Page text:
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46

There is no difference as far as the interpreter is concerned. Think of ; ;; ;;; and ;;;; as different heading levels. Here is my personal use convention: ;;;; Top-of-file level comments, such as a description of the whole file/module/namespace ;;; Documentation for major code sections (i.e. groups of functions) within the file. ;; Documentation for ...


22

Check out the official description of the meaning of ; vs ;; in elisp: since the Clojure indenter is basically the same, it will treat them similarly. Basically, use ; if you are writing a long sentence/description "in the margins" that will span multiple lines but should be considered a single entity. Their example is: (setq base-version-list ...


18

I really like Marginalia if you want to take something like a literate programming approach. Marginalia traverses your source code, and produces an html formatted version with comments set beside code in a very clear text. Comments can be markdown formatted, making for a very readable final document. When reviewing source code that I've written some time ...


13

Emacs ; to be used for end-of-line comments and will indent in surprising ways if that is not your intent. ;; does not so I usually use ;;. Clojure doesn't care - any line is ignored from the ; to EOL. I believe there is a tradition in CL of using increasing numbers of ; to indicate more important comments/sections.


11

Autodoc is an easy place to start and is what Clojure core and Clojure contrib produce. Easy to use with Maven. I'm not sure if plugins exist for Leiningen or Cake.


10

Codox is a more recent documentation generator for Clojure.


8

and the test flag in metadata, http://clojure.org/special_forms (defn ^{:doc "mymax [xs+] gets the maximum value in xs using > " :test (fn [] (assert (= 42 (mymax 2 42 5 4)))) :user/comment "this is the best fn ever!"} mymax ([x] x) ([x y] (if (> x y) x y)) ([x y & more] (reduce mymax (mymax x y) more))) user=> ...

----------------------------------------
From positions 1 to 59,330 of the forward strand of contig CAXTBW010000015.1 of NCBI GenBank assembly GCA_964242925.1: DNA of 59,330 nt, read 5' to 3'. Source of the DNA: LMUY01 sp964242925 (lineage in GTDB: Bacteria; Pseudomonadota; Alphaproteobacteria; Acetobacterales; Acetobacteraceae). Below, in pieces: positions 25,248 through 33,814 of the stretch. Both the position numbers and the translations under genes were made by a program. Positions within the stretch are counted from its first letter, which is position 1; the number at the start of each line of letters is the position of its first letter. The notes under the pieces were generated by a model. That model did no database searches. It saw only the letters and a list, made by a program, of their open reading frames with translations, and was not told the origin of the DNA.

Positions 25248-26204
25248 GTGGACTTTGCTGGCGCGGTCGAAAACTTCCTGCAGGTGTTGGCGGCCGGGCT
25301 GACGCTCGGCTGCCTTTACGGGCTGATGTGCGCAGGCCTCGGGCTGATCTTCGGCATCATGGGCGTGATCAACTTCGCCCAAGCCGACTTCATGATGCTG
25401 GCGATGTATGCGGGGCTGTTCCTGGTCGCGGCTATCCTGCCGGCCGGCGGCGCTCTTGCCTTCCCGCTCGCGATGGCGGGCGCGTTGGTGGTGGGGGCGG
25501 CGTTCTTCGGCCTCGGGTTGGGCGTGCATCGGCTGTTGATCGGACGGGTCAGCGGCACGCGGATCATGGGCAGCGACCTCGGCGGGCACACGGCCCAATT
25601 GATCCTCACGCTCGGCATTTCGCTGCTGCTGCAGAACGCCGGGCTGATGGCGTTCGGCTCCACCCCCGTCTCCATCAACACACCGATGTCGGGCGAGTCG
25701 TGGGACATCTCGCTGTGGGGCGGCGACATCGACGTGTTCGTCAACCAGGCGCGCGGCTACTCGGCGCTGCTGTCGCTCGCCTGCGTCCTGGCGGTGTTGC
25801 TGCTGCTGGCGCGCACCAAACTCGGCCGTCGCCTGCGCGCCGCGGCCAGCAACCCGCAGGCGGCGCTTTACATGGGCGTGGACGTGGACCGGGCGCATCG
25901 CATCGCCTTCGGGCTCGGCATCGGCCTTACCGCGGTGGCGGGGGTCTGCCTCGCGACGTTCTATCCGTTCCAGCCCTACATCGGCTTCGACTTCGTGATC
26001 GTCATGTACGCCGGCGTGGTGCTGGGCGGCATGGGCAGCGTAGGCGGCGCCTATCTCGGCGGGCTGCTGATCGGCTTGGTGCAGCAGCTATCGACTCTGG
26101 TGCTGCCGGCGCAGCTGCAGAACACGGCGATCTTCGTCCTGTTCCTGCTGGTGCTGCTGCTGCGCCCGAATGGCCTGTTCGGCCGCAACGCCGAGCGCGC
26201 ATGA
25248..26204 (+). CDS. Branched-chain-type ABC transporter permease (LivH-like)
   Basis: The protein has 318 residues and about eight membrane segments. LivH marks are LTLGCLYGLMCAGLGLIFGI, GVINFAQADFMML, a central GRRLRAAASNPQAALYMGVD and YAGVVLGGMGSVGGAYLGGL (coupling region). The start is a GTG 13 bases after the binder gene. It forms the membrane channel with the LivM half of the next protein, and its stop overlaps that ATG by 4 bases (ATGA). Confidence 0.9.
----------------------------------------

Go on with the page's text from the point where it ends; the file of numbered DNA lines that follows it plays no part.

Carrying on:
6

If you want to go fully literate you should give org-babel-clojure a look. org-bable is a literate programming extension to the emacs org-mode. If you want to use nrepl the following should be added to your .emacs: (defun org-babel-execute:clojure (body params) "Execute a block of Clojure code with Babel." (let ((result-plist (nrepl-send-string-sync ...


5

no meaning for the language. ; is a reader macro for comment perhaps other tools parse them but "within clojure" they are the same.


4

There is no difference from a Clojure-perspective. I find that ;; stands out a little better than ;, but that's only my opinion. Marginalia on the other hand treats them differently because there are times when a comment should remain in the code section (e.g. license) and those are flagged with ;. This is an arbitrary decision and may change in the ...


4

In emacs lisp modes including clojure-mode, ;; is formatted with the convention of being at the beginning of a line, and indented as as any other line, based on the context. ; is expected to be used at the end of a line, so emacs will not do what you want it to if you put a single-semicolon comment at the beginning of a line expecting it to tab to the ...


2

I've tried several options: Marginalia with the Zi plugin; Jocco (though it is not published on any Maven repo); and then, I found atlasssian-docco! I'll have to revise my comments formatting to fit the guide, but I think this Maven plugin will do the job. Any thoughts?


1

There was a mutlidoc functionality in a previous version, but it is not at command line in the latest version. However, by running something like (multidoc! "./docs" (find-processable-file-paths "./src" #"\.clj$") {}) you should get directory of individual files.


1

How about :pre and :post expressions? http://blog.fogus.me/2009/12/21/clojures-pre-and-post/



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